Some of the Buddhist monuments preceded this section. The guide mentioned that followers of Buddhism considered this section as a shrine unlike non- Buddhist visitors for whom it is just another part of the museum. Sacred relics of the Buddha, from a stupa built by Emperor Ashoka in the 3rd century BCE were also on display. We were told that Buddhists come to pray in this area.

This was followed by a tour of coins and currency section in the first floor. The guide provided a brief history of the barter system and addressed the kids from time to time. She donned the role of a high school teacher. By now, the half bald Telgu man was tired of history. He just sat on the chairs while his old mother/ mother in law continued to listen with great enthusiasm. The Malayali lady’s enthusiasm had not died even after an hour of history. Her husband seemed to appear attentive, mostly to avoid his strict wife’s censure. Some renovation works were in progress. The first floor also had a special exhibition about a Swiss researcher named Alice Boner. The group did go to this place, but I did after our guided tour was over.

Coins from Wodeyar Dynasty

We went to the costumes and textiles section and later moved to the tribal lifestyle exhibits. Finally we scanned through the arms and armour section. The Malayali kid was enthusiastic to see Tipu Sultan’s sword. The guide’s explanation of the arms with dramatic actions and details of its use made it appear more realistic. Aurangzeb’s battle Armour was also on display. I was also surprised to know that the shields were made of Rhino hide and not metal. We wrapped up the tour in two hours after going through the musical instruments section. We dispersed after thanking the guide. I went around the place again for my own satisfaction.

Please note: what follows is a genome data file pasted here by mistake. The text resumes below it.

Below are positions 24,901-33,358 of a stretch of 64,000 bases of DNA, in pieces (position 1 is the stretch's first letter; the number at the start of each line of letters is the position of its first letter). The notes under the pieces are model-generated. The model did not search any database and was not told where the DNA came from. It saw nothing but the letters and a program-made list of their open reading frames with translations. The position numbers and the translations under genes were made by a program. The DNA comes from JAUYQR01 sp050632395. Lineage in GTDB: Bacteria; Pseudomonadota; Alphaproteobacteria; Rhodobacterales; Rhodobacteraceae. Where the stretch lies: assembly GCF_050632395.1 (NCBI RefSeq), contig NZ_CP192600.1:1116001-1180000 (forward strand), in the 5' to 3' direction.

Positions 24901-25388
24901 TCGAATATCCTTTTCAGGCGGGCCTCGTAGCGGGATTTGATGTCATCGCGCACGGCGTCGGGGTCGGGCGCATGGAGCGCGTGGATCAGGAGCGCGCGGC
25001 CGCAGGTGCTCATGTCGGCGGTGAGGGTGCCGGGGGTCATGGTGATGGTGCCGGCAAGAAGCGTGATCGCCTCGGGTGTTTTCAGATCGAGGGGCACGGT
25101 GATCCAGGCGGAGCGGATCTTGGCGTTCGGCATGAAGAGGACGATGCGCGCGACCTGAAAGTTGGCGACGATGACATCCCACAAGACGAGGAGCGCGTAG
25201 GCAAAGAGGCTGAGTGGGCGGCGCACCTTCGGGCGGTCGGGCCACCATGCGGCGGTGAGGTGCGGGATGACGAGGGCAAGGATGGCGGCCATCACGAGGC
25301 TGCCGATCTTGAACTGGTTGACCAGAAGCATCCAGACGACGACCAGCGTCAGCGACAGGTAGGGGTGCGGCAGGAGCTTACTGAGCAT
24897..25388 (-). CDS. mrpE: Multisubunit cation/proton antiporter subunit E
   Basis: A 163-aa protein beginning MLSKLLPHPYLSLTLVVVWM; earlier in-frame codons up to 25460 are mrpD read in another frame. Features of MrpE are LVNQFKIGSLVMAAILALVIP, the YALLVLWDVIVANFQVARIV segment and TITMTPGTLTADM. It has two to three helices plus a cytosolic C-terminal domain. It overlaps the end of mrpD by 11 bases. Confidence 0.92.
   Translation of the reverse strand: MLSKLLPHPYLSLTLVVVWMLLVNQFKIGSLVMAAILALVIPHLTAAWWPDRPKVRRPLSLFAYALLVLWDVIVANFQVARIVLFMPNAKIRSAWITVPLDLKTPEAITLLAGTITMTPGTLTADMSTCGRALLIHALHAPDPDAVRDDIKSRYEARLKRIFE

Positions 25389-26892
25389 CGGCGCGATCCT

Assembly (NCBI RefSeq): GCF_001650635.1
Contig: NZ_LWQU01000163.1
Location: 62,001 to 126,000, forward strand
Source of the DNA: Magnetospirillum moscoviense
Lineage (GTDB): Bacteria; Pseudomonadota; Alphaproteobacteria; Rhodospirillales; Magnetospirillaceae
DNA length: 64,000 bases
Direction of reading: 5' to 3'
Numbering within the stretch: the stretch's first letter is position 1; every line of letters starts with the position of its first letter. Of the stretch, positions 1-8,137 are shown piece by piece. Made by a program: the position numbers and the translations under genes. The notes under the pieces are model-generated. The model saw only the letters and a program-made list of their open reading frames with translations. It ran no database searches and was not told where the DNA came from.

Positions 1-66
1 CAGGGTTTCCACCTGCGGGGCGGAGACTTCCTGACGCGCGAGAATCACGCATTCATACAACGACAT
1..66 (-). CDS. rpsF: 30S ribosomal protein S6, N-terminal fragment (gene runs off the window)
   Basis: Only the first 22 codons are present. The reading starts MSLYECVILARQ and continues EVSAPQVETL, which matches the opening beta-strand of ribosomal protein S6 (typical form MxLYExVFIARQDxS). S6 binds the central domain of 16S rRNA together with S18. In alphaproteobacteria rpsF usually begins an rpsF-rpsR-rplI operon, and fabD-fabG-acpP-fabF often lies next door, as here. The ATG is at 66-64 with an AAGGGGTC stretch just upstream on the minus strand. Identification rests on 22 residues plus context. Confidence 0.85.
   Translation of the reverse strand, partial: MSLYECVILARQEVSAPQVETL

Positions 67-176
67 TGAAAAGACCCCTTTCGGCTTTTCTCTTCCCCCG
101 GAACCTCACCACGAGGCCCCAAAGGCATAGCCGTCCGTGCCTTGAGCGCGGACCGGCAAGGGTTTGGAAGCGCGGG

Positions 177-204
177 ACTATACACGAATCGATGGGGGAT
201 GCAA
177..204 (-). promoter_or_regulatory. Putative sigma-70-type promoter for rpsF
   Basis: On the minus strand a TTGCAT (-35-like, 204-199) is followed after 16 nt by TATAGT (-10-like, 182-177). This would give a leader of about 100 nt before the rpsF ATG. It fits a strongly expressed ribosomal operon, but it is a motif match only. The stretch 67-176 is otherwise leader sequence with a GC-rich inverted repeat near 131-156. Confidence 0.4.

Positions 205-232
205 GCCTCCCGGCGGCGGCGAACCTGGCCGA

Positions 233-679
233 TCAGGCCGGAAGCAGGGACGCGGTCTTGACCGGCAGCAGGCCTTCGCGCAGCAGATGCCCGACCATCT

I was lucky again when I entered the Alice Boner special exhibition around 1.30 or so. That’s because another guided tour was happening at this place. I found that Alice Boner was a fascinating personality. She was a painter, historian and Indologist. She conducted research about Indian temples and the possible usage of mathematics in India’s temple building history. For this, she sought support of local scholars like Pandit Sadashiva Rath Sharma who introduced her to a manuscript called Shilpa Prakasha. She was from a wealthy Swiss household and funded Indian artists like Uday Shankar. Excerpts from her letters and biography indicate that she developed feelings for some of the artists she funded. Her personal life was in turmoil for most of her life. This turmoil has come out in her vivid paintings of Kali. She was also honoured by the Indian government with a Padma Bhushan in 1974 for her research on our culture and being an ambassador of Indian Heritage abroad.  The photographs of the same were displayed at the end of the display. By the end of the tour, I was convinced that Alice had made good use of her fortune and led an interesting life.

I must confess that I spent close to four hours in the National Museum. By the time I came out, I was hungry. I realised that I had missed breakfast. I went to one of the chai stalls in front of Udyog Bhavan and ate two samosas with green spicy chutney. Yummy stuff. The tour had begun on the right note. I headed towards the Central Secretariat Metro Station to move towards my next destination: Qutub Minar Complex.